May 2017, <>.

   [RFC8208]  Turner, S. and O. Borchert, "BGPsec Algorithms, Key
              Formats, and Signature Formats", RFC 8208,
              DOI 10.17487/RFC8208, September 2017,

   [RFC8209]  Reynolds, M., Turner, S., and S. Kent, "A Profile for
              BGPsec Router Certificates, Certificate Revocation Lists,
              and Certification Requests", RFC 8209,
              DOI 10.17487/RFC8209, September 2017,

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10.2.  Informative References

   [Borchert] Borchert, O. and M. Baer, "Subject: Modification request:
              draft-ietf-sidr-bgpsec-protocol-14", message to the IETF
              SIDR WG Mailing List, 10 February 2016,

              National Institute of Standards and Technology, "Digital
              Signature Standard (DSS)", NIST FIPS Publication
              186-4, DOI 10.6028/NIST.FIPS.186-4, July 2013,

   [RFC6472]  Kumari, W. and K. Sriram, "Recommendation for Not Using
              AS_SET and AS_CONFED_SET in BGP", BCP 172, RFC 6472,
              DOI 10.17487/RFC6472, December 2011,

   [RFC6480]  Lepinski, M. and S. Kent, "An Infrastructure to Support
              Secure Internet Routing", RFC 6480, DOI 10.17487/RFC6480,
              February 2012, <>.

   [RFC6483]  Huston, G. and G. Michaelson, "Validation of Route
              Origination Using the Resource Certificate Public Key
              Infrastructure (PKI) and Route Origin Authorizations
              (ROAs)", RFC 6483, DOI 10.17487/RFC6483, February 2012,

   [RFC6810]  Bush, R. and R. Austein, "The Resource Public Key
              Infrastructure (RPKI) to Router Protocol", RFC 6810,
              DOI 10.17487/RFC6810, January 2013,

   [RFC6811]  Mohapatra, P., Scudder, J., Ward, D., Bush, R., and R.
              Austein, "BGP Prefix Origin Validation", RFC 6811,
              DOI 10.17487/RFC6811, January 2013,

   [RFC7093]  Turner, S., Kent, S., and J. Manger, "Additional Methods
              for Generating Key Identifiers Values", RFC 7093,
              DOI 10.17487/RFC7093, December 2013,

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   [RFC7115]  Bush, R., "Origin Validation Operation Based on the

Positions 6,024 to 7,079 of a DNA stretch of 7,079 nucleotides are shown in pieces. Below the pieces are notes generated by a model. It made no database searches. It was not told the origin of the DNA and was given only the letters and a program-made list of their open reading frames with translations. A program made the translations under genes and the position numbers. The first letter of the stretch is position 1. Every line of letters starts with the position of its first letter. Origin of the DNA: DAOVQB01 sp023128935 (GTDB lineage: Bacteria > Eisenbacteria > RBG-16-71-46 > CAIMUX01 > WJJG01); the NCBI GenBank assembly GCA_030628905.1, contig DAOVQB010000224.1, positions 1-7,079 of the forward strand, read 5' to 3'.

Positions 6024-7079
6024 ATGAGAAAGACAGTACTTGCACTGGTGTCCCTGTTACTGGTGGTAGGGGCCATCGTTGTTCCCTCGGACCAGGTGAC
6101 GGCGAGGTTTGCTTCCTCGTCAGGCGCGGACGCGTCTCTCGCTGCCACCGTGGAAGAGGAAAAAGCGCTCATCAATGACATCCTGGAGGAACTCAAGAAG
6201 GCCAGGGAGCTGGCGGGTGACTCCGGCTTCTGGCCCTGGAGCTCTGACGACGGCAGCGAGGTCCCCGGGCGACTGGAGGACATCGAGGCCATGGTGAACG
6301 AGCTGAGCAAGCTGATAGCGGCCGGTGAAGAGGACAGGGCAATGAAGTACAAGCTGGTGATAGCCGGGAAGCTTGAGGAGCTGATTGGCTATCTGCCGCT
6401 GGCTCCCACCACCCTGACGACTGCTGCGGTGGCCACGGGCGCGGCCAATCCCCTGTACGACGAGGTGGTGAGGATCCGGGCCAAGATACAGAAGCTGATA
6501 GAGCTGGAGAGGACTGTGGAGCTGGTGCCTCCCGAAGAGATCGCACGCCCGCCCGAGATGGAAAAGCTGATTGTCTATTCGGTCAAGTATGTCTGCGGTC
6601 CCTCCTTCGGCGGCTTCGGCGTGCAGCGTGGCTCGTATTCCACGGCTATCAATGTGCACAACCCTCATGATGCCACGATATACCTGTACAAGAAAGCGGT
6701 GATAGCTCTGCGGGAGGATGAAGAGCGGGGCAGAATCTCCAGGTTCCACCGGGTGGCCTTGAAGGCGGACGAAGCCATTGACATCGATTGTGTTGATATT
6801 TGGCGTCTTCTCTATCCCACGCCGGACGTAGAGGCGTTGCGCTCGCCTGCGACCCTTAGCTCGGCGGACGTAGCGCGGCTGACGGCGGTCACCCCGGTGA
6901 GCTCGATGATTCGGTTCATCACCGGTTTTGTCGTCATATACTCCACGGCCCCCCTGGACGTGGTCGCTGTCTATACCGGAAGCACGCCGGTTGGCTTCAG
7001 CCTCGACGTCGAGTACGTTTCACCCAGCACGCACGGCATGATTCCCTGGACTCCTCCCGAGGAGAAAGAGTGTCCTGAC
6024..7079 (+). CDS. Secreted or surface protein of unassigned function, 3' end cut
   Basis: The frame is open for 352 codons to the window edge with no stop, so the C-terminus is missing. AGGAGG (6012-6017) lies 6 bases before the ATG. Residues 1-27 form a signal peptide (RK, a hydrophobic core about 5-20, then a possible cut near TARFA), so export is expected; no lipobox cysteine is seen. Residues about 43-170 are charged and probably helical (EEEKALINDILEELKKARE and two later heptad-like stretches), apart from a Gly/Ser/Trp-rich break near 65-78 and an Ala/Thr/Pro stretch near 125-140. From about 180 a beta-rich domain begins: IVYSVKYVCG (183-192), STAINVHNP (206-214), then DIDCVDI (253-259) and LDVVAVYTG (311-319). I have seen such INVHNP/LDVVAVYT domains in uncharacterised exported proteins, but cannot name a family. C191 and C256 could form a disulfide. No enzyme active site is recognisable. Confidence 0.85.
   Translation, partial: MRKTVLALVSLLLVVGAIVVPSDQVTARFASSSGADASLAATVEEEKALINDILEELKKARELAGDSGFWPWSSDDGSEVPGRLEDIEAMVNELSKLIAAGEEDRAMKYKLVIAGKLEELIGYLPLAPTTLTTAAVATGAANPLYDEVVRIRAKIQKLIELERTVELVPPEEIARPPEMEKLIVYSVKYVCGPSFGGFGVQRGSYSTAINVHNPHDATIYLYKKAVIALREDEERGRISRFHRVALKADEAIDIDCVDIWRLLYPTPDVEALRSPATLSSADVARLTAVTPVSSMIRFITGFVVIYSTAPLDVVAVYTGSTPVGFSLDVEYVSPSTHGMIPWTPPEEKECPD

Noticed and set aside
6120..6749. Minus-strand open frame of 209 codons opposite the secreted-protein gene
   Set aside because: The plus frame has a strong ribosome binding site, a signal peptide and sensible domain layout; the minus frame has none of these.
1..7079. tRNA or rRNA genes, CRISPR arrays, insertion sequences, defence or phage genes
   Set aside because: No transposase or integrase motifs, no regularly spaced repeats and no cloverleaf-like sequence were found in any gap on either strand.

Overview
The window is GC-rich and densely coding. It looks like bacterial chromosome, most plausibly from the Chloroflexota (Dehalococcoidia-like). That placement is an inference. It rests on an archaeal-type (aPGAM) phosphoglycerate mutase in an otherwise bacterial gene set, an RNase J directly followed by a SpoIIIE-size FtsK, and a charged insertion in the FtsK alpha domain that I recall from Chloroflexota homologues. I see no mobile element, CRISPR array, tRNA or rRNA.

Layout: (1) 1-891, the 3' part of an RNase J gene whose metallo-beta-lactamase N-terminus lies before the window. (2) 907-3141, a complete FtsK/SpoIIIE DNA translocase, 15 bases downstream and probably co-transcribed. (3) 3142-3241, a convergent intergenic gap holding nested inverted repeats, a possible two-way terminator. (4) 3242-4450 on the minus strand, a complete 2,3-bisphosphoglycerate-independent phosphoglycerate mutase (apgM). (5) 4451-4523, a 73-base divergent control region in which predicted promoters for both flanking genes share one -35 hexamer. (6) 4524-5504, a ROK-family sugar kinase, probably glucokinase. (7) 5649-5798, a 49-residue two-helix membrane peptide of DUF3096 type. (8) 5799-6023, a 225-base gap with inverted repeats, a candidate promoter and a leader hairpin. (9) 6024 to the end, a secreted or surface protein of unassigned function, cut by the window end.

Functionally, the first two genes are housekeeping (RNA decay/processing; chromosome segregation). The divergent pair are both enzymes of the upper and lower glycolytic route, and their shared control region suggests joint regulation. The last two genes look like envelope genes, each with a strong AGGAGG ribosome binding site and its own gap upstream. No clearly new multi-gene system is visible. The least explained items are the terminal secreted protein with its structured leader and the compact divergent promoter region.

Resource Public Key Infrastructure (RPKI)", BCP 185,
              RFC 7115, DOI 10.17487/RFC7115, January 2014,

   [RFC7132]  Kent, S. and A. Chi, "Threat Model for BGP Path Security",
              RFC 7132, DOI 10.17487/RFC7132, February 2014,

   [RFC8181]  Weiler, S., Sonalker, A., and R. Austein, "A Publication
              Protocol for the Resource Public Key Infrastructure
              (RPKI)", July 2017,

   [RFC8182]  Bruijnzeels, T., Muravskiy, O., Weber, B., and R. Austein,
              "The RPKI Repository Delta Protocol (RRDP)", RFC 8182,
              DOI 10.17487/RFC8182, July 2017,

   [RFC8206]  George, W. and S. Murphy, "BGPsec Considerations for
              Autonomous System (AS) Migration", RFC 8206,
              DOI 10.17487/RFC8206, September 2017,

   [RFC8207]  Bush, R., "BGPsec Operational Considerations", BCP 211,
              RFC 8207, DOI 10.17487/RFC8207, September 2017,

   [RFC8210]  Bush, R. and R. Austein, "The Resource Public Key
              Infrastructure (RPKI) to Router Protocol, Version 1",
              RFC 8210, DOI 10.17487/RFC8210, September 2017,

   [ROLLOVER] Weis, B., Gagliano, R., and K. Patel, "BGPsec Router
              Certificate Rollover", Work in Progress,
              draft-ietf-sidrops-bgpsec-rollover-01, August 2017.

   [SLURM]    Mandelberg, D., Ma, D., and T. Bruijnzeels, "Simplified
              Local internet nUmber Resource Management with the RPKI",
              Work in Progress, draft-ietf-sidr-slurm-04, March 2017.

              National Institute of Standards and Technology,
              "Recommendation for Random Number Generation Using
              Deterministic Random Bit Generators", NIST SP 800-90A
              Rev 1, DOI 10.6028/NIST.SP.800-90Ar1, June 2015,

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   The authors would like to thank Michael Baer, Oliver Borchert, David
   Mandelberg, Mehmet Adalier, Sean Turner, Wes George, Jeff Haas,
   Alvaro Retana, Nevil Brownlee, Matthias Waehlisch, Tim Polk, Russ
   Mundy, Wes Hardaker, Sharon Goldberg, Ed Kern, Doug Maughan, Pradosh
   Mohapatra, Mark Reynolds, Heather Schiller, Jason Schiller, Ruediger
   Volk, and David Ward for their review, comments, and suggestions
   during the course of this work.  Thanks are also due to many IESG
   reviewers whose comments greatly helped improve the clarity,
   accuracy, and presentation in the document.

   The authors particularly wish to acknowledge Oliver Borchert and
   Michael Baer for their review and suggestions [Borchert] concerning
   the sequence of octets to be hashed (Figures 8 and 9 in Sections 4.2
   and 5.2, respectively).  This was an important contribution based on
   their implementation experience.

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   The following people have made significant contributions to this
   document and should be considered co-authors:

   Rob Austein
   Dragon Research Labs

   Steven Bellovin
   Columbia University

   Russ Housley
   Vigil Security

   Stephen Kent
   BBN Technologies

   Warren Kumari

   Doug Montgomery
   USA National Institute of Standards and Technology

   Chris Morrow
   Google, Inc.

   Sandy Murphy
   SPARTA, Inc., a Parsons Company

   Keyur Patel

   John Scudder
   Juniper Networks

   Samuel Weiler

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Authors' Addresses

   Matthew Lepinski (editor)
   New College of Florida
   5800 Bay Shore Road
   Sarasota, FL  34243
   United States of America


   Kotikalapudi Sriram (editor)
   USA National Institute of Standards and Technology
   100 Bureau Drive
   Gaithersburg, MD  20899
   United States of America